The Woman In Black 2: Angel of Death picks up 30 years after the end of the first Woman In Black.  It’s World War II and German bombs are falling on London.  A group of school children are evacuated to the countryside under the care and watch of two teachers, Eve (Phoebe Fox) and Jean (Helen McCrory).  Naturally enough, they end up taking refuge in the abandoned Eel March House.  The Woman in Black is still haunting the house and she’s determined to claim all of the children as her own.

While Jean refuses to accept that anything paranormal is happening at the house, Eve quickly comes to realize that they are not alone and that the Woman in Black seems to be particularly determined to claim young Edward (Oaklee Pendergast).  Working with Harry (Jeremy Irvine), a pilot who is deathly afraid of water, Eve tries to save the children…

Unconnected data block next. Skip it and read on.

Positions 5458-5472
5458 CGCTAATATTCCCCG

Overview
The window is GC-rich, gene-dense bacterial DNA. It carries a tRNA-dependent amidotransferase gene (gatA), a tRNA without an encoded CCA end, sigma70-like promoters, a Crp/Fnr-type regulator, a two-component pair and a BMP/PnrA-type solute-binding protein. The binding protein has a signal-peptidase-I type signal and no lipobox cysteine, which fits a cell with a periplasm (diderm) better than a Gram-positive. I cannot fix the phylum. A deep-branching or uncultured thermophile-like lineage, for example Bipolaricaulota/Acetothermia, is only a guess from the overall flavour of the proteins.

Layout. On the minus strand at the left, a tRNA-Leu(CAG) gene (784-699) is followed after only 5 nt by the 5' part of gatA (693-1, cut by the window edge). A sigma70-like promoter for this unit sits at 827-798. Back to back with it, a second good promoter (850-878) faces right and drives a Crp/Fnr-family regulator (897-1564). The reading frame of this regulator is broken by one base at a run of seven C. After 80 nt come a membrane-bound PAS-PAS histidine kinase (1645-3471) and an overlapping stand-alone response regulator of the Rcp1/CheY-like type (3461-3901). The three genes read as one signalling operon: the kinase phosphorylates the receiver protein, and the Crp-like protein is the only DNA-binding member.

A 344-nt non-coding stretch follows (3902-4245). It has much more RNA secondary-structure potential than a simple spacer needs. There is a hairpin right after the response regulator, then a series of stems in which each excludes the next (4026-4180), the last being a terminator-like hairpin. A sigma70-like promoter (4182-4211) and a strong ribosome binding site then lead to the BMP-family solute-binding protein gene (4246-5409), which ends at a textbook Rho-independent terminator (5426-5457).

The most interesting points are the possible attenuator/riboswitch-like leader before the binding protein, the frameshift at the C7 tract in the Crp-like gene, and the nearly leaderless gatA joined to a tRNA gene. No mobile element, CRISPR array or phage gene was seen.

The Woman in Black 2 goes through all the motions.  Floorboards creek.  Doors open and slam shut on their own.  The Woman in Black often appears standing in the background and occasionally jumps into the frame from out of nowhere while screaming.  The film is darkly lit and there’s a lot of atmospheric shots of the fog covered moors.

But, ultimately, the film never really establishes an identity of its own.  Instead, it feels like a collection of outtakes from every other haunted house film that has been released lately.  While I wasn’t a huge fan of the first Woman in Black, I did think that it benefited from having a sympathetic lead character but the cast here seems oddly detached from the story that they’re supposed to be telling.  You never believe in their characters and, as a result, you never really buy into any of the menace surrounding them.

And, the end result, is indifference.